The opening rounds of our junior sport are almost upon us in the traditional winter codes such as rugby league, rugby union, soccer, netball, hockey and Australian football.
The main objective for young sportspersons must be to have fun in their chosen sport, but there has to be a winning team at the end of the season.
This has created some debate because, when there is a winner, ultimately there has to be a loser.
In this increasingly more politically correct world we now live in - loser has become a harsh word.
I’m sure many would agree that the main objective of an individual or team sport is for the participant/s to strive for victory - so where did it all go wrong?
In many codes, children are given trophies at the end of the season for participating, regardless of whether their team was getting a hiding in every single game.
Is this teaching children the wrong lesson and allowing them to be ill-prepared for the real world?
Everyday life is competitive whether we like it or not.
Does this mentality bode well for children who could become an adult and receive knockback after knockback from university, TAFE or the workplace?
I’m not proposing we drum into children that they must win at all costs - not at all.
Yes, of course children deserve praise for trying their best - win, lose or draw, but to take that extra step and reward a child for taking part - well I’m sitting on the fence with that one.
Maybe I’m a dinosaur reflecting on my childhood sporting memories.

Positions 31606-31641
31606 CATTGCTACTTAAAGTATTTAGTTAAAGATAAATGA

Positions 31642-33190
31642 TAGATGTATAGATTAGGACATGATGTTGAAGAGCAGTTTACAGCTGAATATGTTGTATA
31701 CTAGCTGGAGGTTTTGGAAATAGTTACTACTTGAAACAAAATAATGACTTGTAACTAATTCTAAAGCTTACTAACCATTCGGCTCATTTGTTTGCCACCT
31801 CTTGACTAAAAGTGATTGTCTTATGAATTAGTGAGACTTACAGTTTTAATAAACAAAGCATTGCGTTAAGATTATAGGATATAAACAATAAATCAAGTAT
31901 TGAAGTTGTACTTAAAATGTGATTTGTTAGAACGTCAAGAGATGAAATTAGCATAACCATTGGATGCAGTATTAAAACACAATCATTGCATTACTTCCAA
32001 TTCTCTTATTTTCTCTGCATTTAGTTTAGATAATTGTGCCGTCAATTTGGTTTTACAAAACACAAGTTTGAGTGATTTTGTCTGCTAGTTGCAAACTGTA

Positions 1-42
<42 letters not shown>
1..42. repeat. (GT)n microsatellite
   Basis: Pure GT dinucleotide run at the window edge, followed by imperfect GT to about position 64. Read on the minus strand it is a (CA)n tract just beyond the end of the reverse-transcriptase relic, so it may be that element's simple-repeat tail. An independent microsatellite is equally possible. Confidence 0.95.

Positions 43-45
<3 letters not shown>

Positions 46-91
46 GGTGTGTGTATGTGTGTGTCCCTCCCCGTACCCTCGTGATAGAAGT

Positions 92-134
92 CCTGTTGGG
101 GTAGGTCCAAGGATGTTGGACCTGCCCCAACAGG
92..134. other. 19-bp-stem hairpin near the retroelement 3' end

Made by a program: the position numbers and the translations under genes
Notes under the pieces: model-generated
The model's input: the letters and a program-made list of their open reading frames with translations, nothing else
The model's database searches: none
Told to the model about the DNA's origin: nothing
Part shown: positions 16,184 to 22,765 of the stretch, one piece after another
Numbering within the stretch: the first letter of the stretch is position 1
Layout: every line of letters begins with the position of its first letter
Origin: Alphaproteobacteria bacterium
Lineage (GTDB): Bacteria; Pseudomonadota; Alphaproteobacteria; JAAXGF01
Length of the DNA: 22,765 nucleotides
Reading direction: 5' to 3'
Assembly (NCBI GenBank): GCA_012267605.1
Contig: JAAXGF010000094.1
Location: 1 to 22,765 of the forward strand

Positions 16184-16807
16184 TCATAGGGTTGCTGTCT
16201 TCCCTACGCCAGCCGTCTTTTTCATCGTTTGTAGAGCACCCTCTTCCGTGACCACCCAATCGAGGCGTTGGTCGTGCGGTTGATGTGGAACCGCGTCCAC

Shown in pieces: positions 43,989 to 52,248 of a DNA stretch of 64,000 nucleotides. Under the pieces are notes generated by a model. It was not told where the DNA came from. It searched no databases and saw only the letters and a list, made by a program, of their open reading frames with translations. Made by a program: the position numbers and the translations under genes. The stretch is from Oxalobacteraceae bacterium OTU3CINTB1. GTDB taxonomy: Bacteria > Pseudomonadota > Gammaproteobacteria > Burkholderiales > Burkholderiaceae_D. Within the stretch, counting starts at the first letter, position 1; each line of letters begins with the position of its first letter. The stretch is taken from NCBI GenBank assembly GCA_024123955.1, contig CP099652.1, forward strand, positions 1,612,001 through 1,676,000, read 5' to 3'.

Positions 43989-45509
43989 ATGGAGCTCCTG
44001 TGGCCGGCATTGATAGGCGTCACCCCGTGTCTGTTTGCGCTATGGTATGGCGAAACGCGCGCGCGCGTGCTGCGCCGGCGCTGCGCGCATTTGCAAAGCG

I grew up in a different era and culture to the one we enjoy today but I know when my team lost a game, the effect it had on us was to try harder the next time, to get our hands on that little piece of plastic and wood we called a trophy.
Many of us cherish the memories that trophy gave us as it sits proudly on our display shelves in our home or office.
To be fair, most local sporting bodies do great in balancing the fine line of the need to win and playing in a sportsmanlike manner.
Some have even introduced a mercy rule when the opposition team is turning it on and having a field day.
I’m unsure whether that is a good or a bad thing though.
If my soccer team had been beaten 10-0 I wanted to know so it could spur me on to ensure we reduced the margin of defeat the following week.
But fun is the top priority for youngsters playing sport and we must maintain the fine balance.
Developing skills, co-ordination and teamwork can come later and usually does so naturally.
Every child must have the chance to be a team member regardless of their ability.
The number one reason is that it often allows children to make new friends, teaches them the values of sportsmanship and gives them a morale boost.
The bottom line is that you can only try your best and that’s all you can do, but it won’t be good enough on certain occasions.
If you’ve played fairly and put everything into helping your teammates that’s all you can do and yes, you may have lost the game, but how can anyone have the right to condemn you?
There’s much talk of corruption and cheating scandals casting a cloud over a variety of sports at present, so now is the time for cool heads.
Our coaches, parents and officials, involved in local junior sport, must ensure they are good role models so we have the chance to foster a new generation of sportsmen and women who will draw on positive values from their junior sporting experiences.
And in a future, even more politically correct world that awaits us, maybe the words, ‘‘corruption in sport’’ will be a memory of yesteryear as it is wiped from our vocabulary.
Let me know your views on presenting trophies for just participating, or the more harsher term as we know it - for losing!